Facebook has set the pace for how social networks can grow their advertising revenues by leveraging advances and ad tech and the information that they collect about users and their interests through the social graph. Now LinkedIn — the career-focused social network owned by Microsoft with some 500 million registered users — is hoping to step up its game in ads and ad tech, too.
Today, it launched a new service called LinkedIn Audience Network: a way for advertisers to buy inventory on a network of mobile sites and apps beyond LinkedIn itself, but still using LinkedIn’s demographic data, to broadcast their Sponsored Content — LinkedIn’s term for updates posted by companies that can be reports or other links, which the companies pay to promote. Initially, the LinkedIn Audience Network will cover tens of thousands of sites and apps globally, as well as ad exchanges like MoPub, Sharethrough, Google Ad Exchange and Rubicon.
The sites and apps themselves tap into some of the properties that are now cousins to LinkedIn, such as the Microsoft-owned MSN.com and Outlook.com, while apps include popular titles like MyFitnessPal, which have affinity with the same kinds of consumers that might already be using LinkedIn. “Advertisers running campaigns in the Audience Network are reaching new people they hadn’t yet engaged on one of LinkedIn’s owned and operated properties,” writes Divye Raj Khilnani, a product manager at LinkedIn.
The audience network is rolling out globally to all English-speaking countries first and follows a limited beta from the beginning of this year, which saw over 6,000 LinkedIn advertisers participate. Those early users, LinkedIn said, had between three and 13 percent more unique impressions served and up to 80 percent more unique clicks.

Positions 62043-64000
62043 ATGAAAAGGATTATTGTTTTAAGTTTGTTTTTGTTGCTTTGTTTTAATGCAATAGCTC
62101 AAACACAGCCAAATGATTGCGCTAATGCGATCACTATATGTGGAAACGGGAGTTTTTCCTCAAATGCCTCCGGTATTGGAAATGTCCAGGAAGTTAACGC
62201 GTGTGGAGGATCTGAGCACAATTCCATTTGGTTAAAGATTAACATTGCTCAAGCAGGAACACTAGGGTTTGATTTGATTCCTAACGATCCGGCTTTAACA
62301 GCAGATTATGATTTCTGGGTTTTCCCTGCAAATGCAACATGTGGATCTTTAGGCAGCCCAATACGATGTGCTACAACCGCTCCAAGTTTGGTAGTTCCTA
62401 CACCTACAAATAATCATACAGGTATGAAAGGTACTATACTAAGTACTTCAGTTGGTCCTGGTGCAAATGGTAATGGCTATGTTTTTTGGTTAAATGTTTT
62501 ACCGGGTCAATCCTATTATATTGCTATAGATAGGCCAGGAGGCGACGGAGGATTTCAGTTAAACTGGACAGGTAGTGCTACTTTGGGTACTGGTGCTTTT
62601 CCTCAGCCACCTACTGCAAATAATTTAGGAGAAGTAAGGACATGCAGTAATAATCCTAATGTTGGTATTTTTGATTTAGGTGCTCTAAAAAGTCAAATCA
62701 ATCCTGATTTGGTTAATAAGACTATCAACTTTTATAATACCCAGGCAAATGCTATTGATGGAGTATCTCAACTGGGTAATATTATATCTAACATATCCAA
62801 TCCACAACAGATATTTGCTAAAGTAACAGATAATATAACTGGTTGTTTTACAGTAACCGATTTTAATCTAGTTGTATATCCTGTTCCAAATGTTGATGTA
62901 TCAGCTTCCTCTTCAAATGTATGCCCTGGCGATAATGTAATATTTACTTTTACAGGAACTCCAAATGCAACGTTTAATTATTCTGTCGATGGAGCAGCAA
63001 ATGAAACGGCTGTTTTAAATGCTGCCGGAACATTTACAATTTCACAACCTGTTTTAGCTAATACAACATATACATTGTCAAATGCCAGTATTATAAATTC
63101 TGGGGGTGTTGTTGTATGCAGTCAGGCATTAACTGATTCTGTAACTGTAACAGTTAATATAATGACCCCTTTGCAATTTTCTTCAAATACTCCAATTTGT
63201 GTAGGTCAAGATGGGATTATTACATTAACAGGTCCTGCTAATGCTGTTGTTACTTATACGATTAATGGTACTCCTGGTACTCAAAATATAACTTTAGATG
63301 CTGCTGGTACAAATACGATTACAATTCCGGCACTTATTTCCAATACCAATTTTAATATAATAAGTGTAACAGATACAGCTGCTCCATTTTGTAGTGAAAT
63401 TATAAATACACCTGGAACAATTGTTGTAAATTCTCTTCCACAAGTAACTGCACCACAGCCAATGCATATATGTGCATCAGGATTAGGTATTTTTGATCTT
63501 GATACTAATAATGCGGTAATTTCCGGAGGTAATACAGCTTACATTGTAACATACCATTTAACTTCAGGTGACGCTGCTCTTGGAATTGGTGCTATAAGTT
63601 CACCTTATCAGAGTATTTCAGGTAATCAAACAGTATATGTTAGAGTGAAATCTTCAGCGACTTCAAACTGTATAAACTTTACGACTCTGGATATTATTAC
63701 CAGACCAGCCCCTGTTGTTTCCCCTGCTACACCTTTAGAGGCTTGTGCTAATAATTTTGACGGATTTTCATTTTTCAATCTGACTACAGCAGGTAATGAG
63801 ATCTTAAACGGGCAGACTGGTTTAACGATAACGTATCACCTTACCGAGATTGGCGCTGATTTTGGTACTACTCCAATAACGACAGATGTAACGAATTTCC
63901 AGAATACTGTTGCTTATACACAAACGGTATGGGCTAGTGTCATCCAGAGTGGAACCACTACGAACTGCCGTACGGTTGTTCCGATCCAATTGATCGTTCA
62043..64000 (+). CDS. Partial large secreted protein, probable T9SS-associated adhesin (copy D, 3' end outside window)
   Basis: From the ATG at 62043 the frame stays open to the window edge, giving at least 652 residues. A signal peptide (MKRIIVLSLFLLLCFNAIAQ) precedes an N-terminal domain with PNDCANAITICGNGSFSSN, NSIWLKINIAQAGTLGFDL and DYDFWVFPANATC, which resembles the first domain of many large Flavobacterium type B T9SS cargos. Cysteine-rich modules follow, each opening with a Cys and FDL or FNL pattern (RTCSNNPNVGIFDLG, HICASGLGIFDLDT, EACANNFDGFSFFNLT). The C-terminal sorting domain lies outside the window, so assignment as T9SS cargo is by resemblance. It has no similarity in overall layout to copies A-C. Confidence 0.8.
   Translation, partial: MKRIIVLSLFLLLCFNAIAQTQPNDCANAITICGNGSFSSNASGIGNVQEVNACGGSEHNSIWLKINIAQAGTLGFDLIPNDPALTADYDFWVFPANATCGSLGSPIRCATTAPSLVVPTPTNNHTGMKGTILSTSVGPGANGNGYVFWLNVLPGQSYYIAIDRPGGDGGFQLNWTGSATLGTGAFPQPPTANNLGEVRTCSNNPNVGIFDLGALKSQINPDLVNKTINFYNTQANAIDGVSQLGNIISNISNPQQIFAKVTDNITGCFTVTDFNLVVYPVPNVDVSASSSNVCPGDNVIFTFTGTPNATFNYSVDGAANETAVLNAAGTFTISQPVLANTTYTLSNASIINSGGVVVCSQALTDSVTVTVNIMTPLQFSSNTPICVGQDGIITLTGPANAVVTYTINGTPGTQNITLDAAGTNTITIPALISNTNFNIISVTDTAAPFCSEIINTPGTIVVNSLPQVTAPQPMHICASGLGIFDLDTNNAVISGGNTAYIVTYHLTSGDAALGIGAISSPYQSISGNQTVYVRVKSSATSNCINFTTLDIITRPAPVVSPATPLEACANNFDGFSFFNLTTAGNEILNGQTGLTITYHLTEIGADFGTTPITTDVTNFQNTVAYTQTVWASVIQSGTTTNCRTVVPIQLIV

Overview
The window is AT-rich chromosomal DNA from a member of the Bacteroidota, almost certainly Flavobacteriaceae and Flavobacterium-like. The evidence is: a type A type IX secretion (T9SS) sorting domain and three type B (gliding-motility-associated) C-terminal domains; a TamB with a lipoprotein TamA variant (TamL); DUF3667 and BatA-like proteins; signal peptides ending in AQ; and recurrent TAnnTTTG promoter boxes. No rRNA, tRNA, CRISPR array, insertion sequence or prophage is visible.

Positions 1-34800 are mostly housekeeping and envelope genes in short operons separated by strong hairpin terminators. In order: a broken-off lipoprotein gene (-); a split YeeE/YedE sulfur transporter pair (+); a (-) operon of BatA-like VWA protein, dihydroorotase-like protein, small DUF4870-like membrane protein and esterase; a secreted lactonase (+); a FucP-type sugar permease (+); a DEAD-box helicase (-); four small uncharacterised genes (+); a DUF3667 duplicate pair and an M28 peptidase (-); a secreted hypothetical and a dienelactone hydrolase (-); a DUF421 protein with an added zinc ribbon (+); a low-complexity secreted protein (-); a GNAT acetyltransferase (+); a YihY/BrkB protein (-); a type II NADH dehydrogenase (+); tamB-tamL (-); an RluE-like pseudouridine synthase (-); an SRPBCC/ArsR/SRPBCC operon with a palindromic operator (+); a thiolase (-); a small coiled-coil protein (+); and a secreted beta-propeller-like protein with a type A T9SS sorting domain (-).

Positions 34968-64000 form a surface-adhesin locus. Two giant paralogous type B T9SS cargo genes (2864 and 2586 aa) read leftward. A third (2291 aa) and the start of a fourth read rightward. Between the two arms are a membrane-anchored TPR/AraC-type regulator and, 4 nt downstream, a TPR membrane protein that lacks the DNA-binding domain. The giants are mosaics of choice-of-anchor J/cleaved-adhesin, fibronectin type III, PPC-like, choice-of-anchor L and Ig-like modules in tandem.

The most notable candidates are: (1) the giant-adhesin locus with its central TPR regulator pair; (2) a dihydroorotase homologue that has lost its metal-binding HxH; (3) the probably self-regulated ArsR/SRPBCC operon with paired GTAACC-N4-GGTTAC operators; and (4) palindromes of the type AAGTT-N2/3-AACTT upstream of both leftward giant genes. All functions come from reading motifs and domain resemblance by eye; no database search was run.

Adding audience networks has been a logical progression for sites that already serve ads to users based on information that they collect about people like you: Facebook, as one example, has been running a mobile-based audience network since 2014.
The reason is clear: social networks and others like Google who can distill information by way of your browsing and search history have a large trove of anonymised information that they can use to serve you more targeted advertising. Innovations in ad tech make it possible to leverage that data on a much larger playing field: outside that specific company’s walled garden.
In LinkedIn’s case, the company is creating “lookalike audiences” to serve you ads based on your LinkedIn profile and its matched audiences targeting capabilities, the company tells me.
For the consumer, you are not likely to know when you are seeing an ad served through LinkedIn’s audience network: there will not be any branding and they will appear “native” to the mobile app where you are seeing them. The first and only awareness you may have that you’ve clicked a LinkedIn link might be when you land on the LinkedIn page linked to that piece of Sponsored Content, but that’s only if the ad links to a LinkedIn post (as with LinkedIn Sponsored Content, those links can go anywhere, including to a company’s own site).
Given that companies like Facebook have been offering audience networks for years now, the LinkedIn Audience Network is a long time coming, and could be a welcome addition to boosting LinkedIn’s business.
Since closing its acquisition by Microsoft for $26.2 billion, the company has not shared many details about its financials or other metrics; but historically, advertising has been a relatively small part of the company’s revenues compared to areas like recruitment services.
In the last earnings report that LinkedIn filed before its acquisition closed, back in October 2016, the company reported $960 million in revenues, but only $175 million of that came from Marketing Solutions (its term for its advertising business). By contrast, Talent Solutions (its recruitment business, which includes recruitment listings but also subscriptions to use its premium tools) brought in $623 million.